Benefits: Discussion of benefits associated with a current or proposed rule, policy, or issue for either the submitter and/or an identified set of stakeholders (e.g., consumers). For a proposed new regulation or regulatory change, the benefit could be described as the consequences of not regulating.
Burdens: Discussion of burdens or costs associated with rule, policy, or issue for either the submitter and/or an identified set of stakeholders (e.g., lenders)
Operational cost: Costs associated with compliance.
Opportunity Cost: Costs associated with forgone opportunities.
Relative burden: Comments about the relative burdens faced by institutions based on their size or type (i.e., relative to other financial institutions, not relative to benefit).
Outdated or unnecessary: Discussion of redundancy, inconsistency, or other issues requiring updating and/or the reasoning that a rule, policy, or issue, as written, is unnecessary, ineffective, or producing unintended consequences.
Other: Evidence that does not fit into the categories above, such as misalignment with legislative intent or issues of fairness not relative to other financial institutions.
Appendix B: Replicated analysis of EGRPRA comments with and without form letters
Replicated analysis with form letters includes all data in sample (n = 891). Replicated analysis without form letters excludes all form letters except the first occurrence of each form letter (n = 397). Recall that number of comments by submitter category and by issue area are mutually exclusive, but all other categories are not mutually exclusive because comments may include more than one recommendation or type of evidence.
Number of comments by submitter category
|Private interests||Public interests|
|Bank or bank employee||Trade, industry, or professional association||Professional services provider||Cross-sector coalition or quasi-governmental entity||Government||Think tank or policy research organization||Consumer, community, or public interest organization||Consumer or citizen|
|With form letter (n = 819)|
|(n = 591)||91.5%||4.6%||1.0%||1.5%||0.3%||0.0%||0.5%||0.5%|
|(n = 228)||9.6%||23.7%||54.8%||4.4%||0.9%||0.4%||4.8%||1.3%|
|Without form letter (n = 397)|
|(n = 220)||80.0%||11.4%||2.7%||2.3%||0.9%||0.0%||1.4%||1.4%|
|(n = 159)||13.8%||33.3%||36.5%||5.7%||1.3%||0.6%||6.9%||1.9%|
Number of comments by issue area
|Review plan; applications and reporting; powers and activities; international operations||Lending (consumer protection)||Deposit accounts/relationships (consumer protection)||AML; safety and soundness; securities||Banking operations; directors, officers, and employees; rules of procedure||Prompt corrective action; Disclosure and reporting of CRA-related agreements|
|2007 With (n = 591) and without (n = 220) form letters|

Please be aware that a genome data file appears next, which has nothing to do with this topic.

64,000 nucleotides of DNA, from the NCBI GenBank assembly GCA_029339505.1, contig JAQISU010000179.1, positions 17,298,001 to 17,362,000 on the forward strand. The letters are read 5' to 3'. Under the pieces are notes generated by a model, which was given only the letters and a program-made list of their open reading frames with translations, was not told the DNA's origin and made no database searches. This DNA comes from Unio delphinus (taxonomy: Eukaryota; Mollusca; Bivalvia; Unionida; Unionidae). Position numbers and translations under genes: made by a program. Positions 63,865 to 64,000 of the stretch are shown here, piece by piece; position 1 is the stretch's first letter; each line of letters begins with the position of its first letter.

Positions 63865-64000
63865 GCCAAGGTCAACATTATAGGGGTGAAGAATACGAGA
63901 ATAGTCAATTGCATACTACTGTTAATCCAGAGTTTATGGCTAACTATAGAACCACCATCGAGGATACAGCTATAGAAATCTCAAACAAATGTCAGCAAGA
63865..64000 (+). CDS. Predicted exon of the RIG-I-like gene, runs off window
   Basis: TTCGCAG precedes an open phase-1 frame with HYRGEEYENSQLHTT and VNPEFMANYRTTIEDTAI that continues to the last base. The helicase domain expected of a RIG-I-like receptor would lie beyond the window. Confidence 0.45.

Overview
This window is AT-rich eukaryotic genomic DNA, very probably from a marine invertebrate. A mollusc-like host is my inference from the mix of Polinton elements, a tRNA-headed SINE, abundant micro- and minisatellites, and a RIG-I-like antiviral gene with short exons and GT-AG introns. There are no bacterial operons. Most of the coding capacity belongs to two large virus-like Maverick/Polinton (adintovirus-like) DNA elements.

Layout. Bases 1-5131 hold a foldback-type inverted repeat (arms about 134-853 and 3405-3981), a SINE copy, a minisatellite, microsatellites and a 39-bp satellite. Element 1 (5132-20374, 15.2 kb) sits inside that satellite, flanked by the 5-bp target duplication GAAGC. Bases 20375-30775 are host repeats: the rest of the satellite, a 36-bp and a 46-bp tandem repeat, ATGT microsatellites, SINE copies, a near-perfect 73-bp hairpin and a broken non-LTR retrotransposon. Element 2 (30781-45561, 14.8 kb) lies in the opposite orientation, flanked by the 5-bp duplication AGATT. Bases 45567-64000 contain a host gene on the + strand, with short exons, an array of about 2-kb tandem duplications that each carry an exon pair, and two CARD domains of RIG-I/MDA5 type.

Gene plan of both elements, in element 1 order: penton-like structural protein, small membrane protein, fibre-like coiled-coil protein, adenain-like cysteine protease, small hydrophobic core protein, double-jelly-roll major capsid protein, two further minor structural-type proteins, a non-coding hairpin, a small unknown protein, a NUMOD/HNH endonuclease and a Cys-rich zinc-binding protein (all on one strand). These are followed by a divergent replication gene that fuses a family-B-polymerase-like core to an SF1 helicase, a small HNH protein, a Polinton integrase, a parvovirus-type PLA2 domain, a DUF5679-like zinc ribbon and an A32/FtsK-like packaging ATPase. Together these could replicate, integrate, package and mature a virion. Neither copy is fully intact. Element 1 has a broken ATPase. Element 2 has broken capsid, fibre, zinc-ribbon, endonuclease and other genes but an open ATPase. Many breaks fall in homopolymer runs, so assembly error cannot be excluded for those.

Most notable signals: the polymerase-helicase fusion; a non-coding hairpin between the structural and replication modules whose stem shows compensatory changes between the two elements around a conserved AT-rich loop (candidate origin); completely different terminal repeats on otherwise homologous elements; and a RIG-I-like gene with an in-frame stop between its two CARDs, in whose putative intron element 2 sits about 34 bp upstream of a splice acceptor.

|(n = 591)||3.0%||60.7%||18.3%||14.2%||3.4%||0.3%|
|(n = 220)||8.2%||37.3%||17.3%||28.6%||7.7%||0.9%|
|Applications and reporting; powers and activities; international operations||Banking operations; capital; community reinvestment act||Consumer protection; directors, officers, and employees; money laundering; newly listed rules||Rules of procedure; safety and soundness; securities|
|2017 With (n = 228) and without (n = 159) form letters|
|(n = 228)||18.9%||9.2%||4.4%||67.5%|
|(n = 159)||27.0%||12.6%||6.3%||54.1%|
Number of comments by revisions suggested
|Decrease regulation||Increase regulation||Preserve status quo||Procedural||Other|
|With form letters (n = 819)|
|(n = 591)||86.1%||2.7%||2.9%||3.4%||79.0%|
|(n = 228)||27.2%||7.9%||59.2%||14.0%||26.8%|
|Without form letters (n = 397)|
|(n = 220)||65.9%||5.9%||6.4%||8.6%||46.4%|
|(n = 159)||38.4%||11.3%||42.8%||20.1%||38.4%|
Number of comments by evidence type provided
|Benefits||Burdens||Outdated or unnecessary||Other evidence|
|Evidence type with form letters (n = 819)|
|(n = 591)||20.6%||82.1%||78.2%||4.4%|
|(n = 228)||75.0%||24.6%||28.1%||8.3%|
|Operational cost||Opportunity cost||Relative burden|
|Disaggregation of burdens with form letters (n = 541)|
|(n = 485)||94.8%||2.3%||64.9%|
|(n = 56)||71.4%||32.1%||33.9%|
|Benefits||Burdens||Outdated or unnecessary||Other evidence|
|Evidence type without form letters (n = 397)|
|(n = 220)||16.4%||54.5%||64.1%||11.4%|
|(n = 159)||65.4%||34.6%||39.6%||11.9%|
|Operational cost||Opportunity cost||Relative burden|
|Disaggregation of burdens without form letters (n = 175)|
|(n = 120)||79.2%||9.2%||41.7%|
|(n = 55)||70.9%||30.9%||32.7%|
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Cite this article
DeMenno, M.B. Banking on burden reduction: how the global financial crisis shaped the political economy of banking regulation. J Bank Regul 21, 315–342 (2020). https://doi.org/10.1057/s41261-019-00120-1
- Banking regulatory reform
- Global financial crisis
- Regulatory politics
- Ex post impact assessment
- Stakeholder participation
- Political economy of finance